markets

Fear Gauges Beyond VIX Show Traders Don't Think It's That Bad

Updated on
  • Treasury, EM, oil volatility jumps much less than VIX
  • Yen and franc fall, showing few investors flocked to havens
Bloomberg’s Luka Kawa and Joe Weisenthal discuss fear in the markets and the VIX.

It ain’t that bad. That’s what gauges of fear and contagion outside of the equity market are telling investors.

Even with the Cboe Volatility Index touching the highest in more than two years on Tuesday, other benchmarks tracking trader expectations of turmoil, from Treasuries to emerging markets, haven’t seen nearly as much angst.

“The fact that you’re not seeing the volatility in the currency market, in the bond market, etc., is very reassuring,” said Tony Roth, chief investment officer at Wilmington Trust Investment Advisors Inc. “Since the credit crisis, the equity market is much more volatile. That’s where we seem to be seeing a lot of these institutional hedge-fund, program-trader type of investors playing.”

The global equity selloff may have knocked down developing markets stocks, but it looks more like a stumble. The Cboe Emerging Markets ETF Volatility Index rose more than 40 percent in the past two days, yet it was still a small increase when compared to the U.S. VIX. It’s is still at a record low against its American counterpart.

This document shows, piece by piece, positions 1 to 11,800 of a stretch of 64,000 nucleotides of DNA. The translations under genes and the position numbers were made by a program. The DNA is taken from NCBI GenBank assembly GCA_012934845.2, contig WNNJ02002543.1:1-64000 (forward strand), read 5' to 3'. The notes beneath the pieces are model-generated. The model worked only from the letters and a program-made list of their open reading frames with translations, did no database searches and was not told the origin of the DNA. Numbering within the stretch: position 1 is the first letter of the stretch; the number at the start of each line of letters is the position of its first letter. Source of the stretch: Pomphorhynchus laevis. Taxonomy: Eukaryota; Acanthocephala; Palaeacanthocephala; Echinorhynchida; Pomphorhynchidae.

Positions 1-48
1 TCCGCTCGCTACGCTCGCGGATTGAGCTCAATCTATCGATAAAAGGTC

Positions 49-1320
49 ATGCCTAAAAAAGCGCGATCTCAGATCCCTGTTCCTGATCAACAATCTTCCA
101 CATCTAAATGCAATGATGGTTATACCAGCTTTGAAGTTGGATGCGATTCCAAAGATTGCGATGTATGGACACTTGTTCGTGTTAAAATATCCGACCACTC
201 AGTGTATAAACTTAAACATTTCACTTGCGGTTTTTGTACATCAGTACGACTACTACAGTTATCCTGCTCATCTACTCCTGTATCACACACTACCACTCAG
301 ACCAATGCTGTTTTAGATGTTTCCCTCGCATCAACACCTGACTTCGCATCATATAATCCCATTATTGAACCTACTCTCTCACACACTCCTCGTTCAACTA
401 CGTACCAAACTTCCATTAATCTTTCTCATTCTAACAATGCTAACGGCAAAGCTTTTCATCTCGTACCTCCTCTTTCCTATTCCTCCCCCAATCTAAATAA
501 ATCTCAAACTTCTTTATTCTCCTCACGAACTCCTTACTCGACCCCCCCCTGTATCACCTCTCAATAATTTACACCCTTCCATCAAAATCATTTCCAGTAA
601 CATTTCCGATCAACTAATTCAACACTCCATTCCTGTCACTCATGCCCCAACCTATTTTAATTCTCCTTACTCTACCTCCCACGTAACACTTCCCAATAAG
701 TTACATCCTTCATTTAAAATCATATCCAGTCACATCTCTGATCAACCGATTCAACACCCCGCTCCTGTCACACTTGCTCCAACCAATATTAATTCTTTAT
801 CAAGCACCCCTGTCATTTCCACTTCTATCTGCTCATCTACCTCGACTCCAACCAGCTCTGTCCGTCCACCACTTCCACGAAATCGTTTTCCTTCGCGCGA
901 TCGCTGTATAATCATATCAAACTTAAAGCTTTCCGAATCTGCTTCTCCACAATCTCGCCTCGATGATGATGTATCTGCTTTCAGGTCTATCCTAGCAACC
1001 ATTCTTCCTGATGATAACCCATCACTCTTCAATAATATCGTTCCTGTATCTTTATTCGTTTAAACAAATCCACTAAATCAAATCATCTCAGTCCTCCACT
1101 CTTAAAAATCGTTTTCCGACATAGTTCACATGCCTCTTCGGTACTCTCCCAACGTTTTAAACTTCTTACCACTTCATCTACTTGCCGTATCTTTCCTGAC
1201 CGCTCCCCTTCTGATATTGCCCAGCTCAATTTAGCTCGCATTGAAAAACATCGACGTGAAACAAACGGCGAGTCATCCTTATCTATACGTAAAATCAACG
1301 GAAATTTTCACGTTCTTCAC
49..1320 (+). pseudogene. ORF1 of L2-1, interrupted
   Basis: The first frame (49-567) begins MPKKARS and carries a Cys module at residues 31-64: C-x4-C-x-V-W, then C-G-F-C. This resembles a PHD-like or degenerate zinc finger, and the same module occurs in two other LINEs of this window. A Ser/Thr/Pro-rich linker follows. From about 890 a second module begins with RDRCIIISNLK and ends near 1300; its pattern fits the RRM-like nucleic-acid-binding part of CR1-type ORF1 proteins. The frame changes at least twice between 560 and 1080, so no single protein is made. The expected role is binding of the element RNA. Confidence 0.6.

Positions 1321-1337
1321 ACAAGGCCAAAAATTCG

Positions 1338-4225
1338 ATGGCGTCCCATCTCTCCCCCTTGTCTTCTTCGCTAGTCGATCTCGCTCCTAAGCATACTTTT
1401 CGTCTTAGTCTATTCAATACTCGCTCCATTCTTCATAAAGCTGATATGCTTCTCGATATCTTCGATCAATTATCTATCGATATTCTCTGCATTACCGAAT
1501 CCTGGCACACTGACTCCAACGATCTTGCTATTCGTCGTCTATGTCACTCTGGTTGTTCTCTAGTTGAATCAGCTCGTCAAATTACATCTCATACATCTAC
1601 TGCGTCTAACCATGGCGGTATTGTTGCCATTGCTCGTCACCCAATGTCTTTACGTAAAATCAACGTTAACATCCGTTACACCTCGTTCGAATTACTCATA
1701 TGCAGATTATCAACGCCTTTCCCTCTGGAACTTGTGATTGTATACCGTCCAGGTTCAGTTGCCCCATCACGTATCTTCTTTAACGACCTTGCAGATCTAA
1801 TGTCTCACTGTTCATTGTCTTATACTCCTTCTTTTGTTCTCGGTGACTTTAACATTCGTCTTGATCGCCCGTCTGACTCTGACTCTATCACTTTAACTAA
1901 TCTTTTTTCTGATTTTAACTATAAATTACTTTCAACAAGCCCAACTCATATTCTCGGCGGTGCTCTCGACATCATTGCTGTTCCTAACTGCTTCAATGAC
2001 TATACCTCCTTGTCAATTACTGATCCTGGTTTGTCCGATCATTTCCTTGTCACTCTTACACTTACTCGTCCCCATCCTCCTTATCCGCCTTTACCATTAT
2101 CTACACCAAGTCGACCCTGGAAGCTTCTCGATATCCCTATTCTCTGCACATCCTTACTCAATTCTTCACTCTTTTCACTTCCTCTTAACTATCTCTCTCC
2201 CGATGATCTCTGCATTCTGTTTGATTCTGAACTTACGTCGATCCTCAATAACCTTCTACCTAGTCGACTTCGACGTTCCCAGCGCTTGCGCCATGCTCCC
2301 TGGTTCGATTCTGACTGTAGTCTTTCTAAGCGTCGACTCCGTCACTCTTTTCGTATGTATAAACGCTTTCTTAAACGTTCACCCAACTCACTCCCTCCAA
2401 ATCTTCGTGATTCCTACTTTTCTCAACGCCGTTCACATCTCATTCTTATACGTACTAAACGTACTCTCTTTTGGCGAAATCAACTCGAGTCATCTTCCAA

The spike in market volatility over the past day has been more pronounced in stocks than in bonds. However, the Treasuries market is far from standing idle, with the 10-year yield swinging through a range of more than 23 basis points already this week.

The TYVIX index, a measure of fluctuations in 10-year U.S. Treasury yields that’s similar to the widely watched VIX, on Monday climbed to its highest level since April 2017, before pulling back slightly on Tuesday.

In the currency markets, Monday’s turmoil caused only a short flight to safety. The Swiss franc and yen both fell on Tuesday even amid the swings in global stocks, showing traders aren’t hitting the panic button. The currencies, traditionally havens in times of market stress, were among the biggest losers against the dollar and reversed Monday’s gains.

The oil market also saw a jump in volatility, but it was just a moderate swing when compared to stocks. The CBOE/Nymex Oil Volatility Index closed at its highest level since November on Monday, while at-the-money implied volatility on Brent and WTI also traded at two-month highs.

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